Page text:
It turned out that night his girlfriend was missing and there was a massive police hunt for her. A guy walking his dog found her body in a barn a few days later. She’d been suffocated. It was truly awful. A massive whodunnit followed. It’s kind of ironic as the village where I grew up is now one of the locations for Midsommer Murders on TV. Roadblocks were set up and motorists were questioned in all the small villages. It was pretty much decided that a goth had done it and there was a less than convincing photo fit in the local paper that looked like any male goth I might have known at the time. Even more ridiculous as it turned out the ex local police chief’s son had committed the murder.

I didn’t go to the funeral. I don’t like funerals. I presume nobody does. The only funeral I actually want to go to is my own as some sort of finale party with my friends and family (assuming I go first of course and am not the one left at the end).

I thought about Heather. A really good friend of ours who had committed suicide at Christmas a few years ago. I didn’t go to her funeral either. We’d been camping that summer, a big group of us from back in the day and Heather had been there as an integral part of the shared flat brigade.

We had a great weekend with her as we were part of the naughty or no kids corner. The whole weekend was beautifully nostalgic and chilled out with people who we all felt incredibly comfortable with. We’d all shared flats and houses in our 20s so to be honest there were no secrets anymore between us and it was a priviledge to meet up with everyone again. My abiding memories of Heather will be her laughing as she tried to get her salvaged chucka tent back in its bag. And sharing a couple of ciders on a hot afternoon. And (many years before) having my first go on a drum kit ever with her back when she was a chisel jawed guy named Chris. All these memories I cherish and I selfishly didn’t want my abiding memory to be of her funeral but with no Heather present.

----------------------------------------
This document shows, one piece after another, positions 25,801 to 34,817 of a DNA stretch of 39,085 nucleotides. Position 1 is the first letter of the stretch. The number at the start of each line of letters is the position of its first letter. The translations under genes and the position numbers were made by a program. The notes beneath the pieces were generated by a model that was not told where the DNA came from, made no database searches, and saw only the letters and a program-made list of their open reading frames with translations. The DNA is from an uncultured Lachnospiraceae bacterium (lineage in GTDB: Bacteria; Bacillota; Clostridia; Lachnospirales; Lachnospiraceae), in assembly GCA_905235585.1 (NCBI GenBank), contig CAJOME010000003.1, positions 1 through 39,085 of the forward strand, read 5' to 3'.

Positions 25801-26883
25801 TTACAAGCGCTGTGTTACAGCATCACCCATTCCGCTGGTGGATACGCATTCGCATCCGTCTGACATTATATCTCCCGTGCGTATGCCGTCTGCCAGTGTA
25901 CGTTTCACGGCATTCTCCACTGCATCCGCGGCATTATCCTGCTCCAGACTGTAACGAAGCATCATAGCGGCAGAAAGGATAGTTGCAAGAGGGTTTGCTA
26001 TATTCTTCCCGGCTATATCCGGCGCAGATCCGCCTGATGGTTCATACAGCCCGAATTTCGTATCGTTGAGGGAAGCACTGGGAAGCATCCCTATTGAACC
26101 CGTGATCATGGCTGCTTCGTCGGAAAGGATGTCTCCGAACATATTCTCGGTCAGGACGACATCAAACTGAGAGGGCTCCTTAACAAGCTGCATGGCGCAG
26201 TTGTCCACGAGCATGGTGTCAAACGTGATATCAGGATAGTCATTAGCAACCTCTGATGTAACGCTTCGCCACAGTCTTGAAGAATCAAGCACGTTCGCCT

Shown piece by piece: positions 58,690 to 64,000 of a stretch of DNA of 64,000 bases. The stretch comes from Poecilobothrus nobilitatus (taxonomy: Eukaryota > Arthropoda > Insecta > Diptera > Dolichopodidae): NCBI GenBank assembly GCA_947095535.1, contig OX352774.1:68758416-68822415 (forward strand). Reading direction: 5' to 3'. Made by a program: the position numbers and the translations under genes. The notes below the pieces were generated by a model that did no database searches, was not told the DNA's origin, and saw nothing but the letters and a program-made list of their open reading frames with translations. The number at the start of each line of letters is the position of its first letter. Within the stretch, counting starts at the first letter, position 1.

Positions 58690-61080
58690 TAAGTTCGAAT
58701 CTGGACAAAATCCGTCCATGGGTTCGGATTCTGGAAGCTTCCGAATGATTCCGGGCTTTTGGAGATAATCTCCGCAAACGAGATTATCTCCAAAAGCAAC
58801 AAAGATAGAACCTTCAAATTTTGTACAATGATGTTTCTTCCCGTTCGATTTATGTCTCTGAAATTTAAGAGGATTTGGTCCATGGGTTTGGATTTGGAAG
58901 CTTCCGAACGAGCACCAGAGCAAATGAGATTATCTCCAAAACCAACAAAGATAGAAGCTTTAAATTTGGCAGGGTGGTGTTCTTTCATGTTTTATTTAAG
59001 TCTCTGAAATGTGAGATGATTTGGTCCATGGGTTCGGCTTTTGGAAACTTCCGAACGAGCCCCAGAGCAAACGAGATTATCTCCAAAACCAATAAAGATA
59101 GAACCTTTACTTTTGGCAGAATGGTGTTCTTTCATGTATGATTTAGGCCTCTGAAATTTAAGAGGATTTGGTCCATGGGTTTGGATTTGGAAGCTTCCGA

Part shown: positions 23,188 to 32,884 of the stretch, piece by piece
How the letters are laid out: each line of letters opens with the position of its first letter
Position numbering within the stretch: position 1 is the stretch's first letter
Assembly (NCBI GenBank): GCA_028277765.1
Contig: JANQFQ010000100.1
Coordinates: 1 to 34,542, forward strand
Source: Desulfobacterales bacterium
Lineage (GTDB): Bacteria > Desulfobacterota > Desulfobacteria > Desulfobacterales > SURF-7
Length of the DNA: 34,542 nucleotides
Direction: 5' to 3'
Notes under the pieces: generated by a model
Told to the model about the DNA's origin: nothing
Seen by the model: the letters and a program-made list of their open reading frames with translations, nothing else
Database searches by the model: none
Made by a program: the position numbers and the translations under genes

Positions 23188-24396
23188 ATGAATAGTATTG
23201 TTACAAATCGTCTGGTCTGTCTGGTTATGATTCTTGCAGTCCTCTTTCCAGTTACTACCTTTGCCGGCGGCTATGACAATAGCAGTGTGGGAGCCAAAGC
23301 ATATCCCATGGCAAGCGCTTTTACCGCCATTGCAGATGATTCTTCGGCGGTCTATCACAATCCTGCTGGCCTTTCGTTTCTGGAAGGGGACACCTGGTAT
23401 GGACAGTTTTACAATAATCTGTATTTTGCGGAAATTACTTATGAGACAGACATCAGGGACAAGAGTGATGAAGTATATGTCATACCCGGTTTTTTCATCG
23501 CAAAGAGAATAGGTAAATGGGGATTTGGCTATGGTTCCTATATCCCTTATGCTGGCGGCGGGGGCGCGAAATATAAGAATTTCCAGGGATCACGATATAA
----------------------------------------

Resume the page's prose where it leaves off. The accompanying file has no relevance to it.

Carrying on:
I’d indirectly thought a lot about suicide as a kid. Not for myself, but about it as an act. My Dad was a teacher and another teacher at his school had drunk some kind of cleaning product to kill himself and had then presumably been in a supreme amount of pain and told his wife. They rushed to hospital but nothing could be done to save him. I thought long and hard about him, his pain, his thoughts, his wife and the doctors. I cried so much for all of them. It must have been really hard for my Dad too. There was no real conclusion to my thoughts other than that life is not a given. It truly is a precious and incredible thing. And death is final. Absolute. I’ve got no proof of heaven. I just think you stop and am ok with that. But boy was I gonna make the most of the days I did have.

I also thought a lot about the moment when I woke up after my heart bypass operation. Ten past six. As there was just the snippet of the thought in my mind when I went under, that that might be it. And I’d been ok with that too. But now I was back. I was definitely back.

Heavy times but all good. Definitely back next week too, 6.10pm, 18th November with next chapter #15 ‘Paper Thin’. Have yourselves a good week 🙂 xx